Sometimes it is easier to just get married in Mexico than trying to prove a common-law marriage in Mexico. We have a course on how to get married in Mexico if you are not able to or find it difficult to prove your common law marriage.
Requirements to Apply
To apply, you or the applicant will need:
- A current FMM / tourist visa.
- Government issued Passport, original, and copy
- (Note: Parent’s passport must match the parent’s name on the child’s birth certificate and the child will need a passport and legalized foreign birth certificate, translated.
- Proof of address, original and copy (utility bill, does not need to be in the applicant’s name)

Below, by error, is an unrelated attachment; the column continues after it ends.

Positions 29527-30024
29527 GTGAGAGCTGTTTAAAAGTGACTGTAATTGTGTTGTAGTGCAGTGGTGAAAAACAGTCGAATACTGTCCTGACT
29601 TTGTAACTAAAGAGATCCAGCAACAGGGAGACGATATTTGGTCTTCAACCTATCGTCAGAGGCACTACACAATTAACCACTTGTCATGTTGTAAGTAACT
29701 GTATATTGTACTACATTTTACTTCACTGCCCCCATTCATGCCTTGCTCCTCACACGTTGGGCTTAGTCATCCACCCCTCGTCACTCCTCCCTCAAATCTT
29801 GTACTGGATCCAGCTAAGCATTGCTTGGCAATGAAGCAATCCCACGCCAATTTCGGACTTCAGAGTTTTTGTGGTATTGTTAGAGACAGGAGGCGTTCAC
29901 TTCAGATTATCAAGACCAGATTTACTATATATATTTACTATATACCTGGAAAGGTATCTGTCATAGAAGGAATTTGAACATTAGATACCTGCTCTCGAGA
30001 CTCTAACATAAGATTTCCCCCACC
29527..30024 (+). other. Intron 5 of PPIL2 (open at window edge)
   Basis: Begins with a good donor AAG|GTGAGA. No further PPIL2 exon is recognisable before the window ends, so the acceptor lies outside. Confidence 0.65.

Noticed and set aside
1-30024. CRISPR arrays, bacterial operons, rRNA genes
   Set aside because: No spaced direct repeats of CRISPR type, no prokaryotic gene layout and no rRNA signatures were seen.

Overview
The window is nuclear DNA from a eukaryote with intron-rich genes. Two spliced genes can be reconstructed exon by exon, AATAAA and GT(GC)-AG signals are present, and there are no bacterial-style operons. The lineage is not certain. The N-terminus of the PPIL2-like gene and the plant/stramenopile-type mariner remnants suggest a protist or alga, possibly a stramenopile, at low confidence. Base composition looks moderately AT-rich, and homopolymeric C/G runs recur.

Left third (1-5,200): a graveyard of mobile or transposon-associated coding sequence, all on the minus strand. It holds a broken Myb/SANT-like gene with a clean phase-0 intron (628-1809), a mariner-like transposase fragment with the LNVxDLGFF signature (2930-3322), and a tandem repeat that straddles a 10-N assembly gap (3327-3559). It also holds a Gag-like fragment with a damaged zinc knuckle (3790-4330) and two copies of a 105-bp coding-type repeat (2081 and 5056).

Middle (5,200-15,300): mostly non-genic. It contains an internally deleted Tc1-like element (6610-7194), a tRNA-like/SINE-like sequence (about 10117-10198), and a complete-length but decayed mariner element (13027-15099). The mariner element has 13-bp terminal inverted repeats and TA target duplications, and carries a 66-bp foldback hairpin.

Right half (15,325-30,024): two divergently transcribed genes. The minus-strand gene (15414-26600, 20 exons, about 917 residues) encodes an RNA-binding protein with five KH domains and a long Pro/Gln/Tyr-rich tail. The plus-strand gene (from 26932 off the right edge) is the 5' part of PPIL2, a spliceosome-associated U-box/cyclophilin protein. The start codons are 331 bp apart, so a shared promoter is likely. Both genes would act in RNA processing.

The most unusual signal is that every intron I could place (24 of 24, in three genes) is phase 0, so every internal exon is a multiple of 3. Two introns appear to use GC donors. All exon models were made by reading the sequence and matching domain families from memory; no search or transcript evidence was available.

- Marriage certificate, and divorce documents if applicable (all legalized for use in Mexico)
- Mexican ID for the Mexican national (if they are sponsoring you) or the ID of the temporary or permanent resident (if they are sponsoring you).
- Digital photos, fingerprints (to verify a clear criminal record), and capturing your signature digitally will be the final step prior to issuing a residency card. Pictures are taken by a photographer at the INM office (in modernized locations) or you will need to provide a photo that is 2.5×3.0 cm before the application is accepted.
- Practice your signature! Tip: INM requires your signature matches the one on your passport when signing forms and inputting your digital signature. Otherwise your application will be denied.
Here is the official requirements list published by INM: http://www.inm.gob.mx/static/Tramites/en/VISA_BY_FAMILY_UNIT.pdf
What they will not do is walk you though the process. We can though!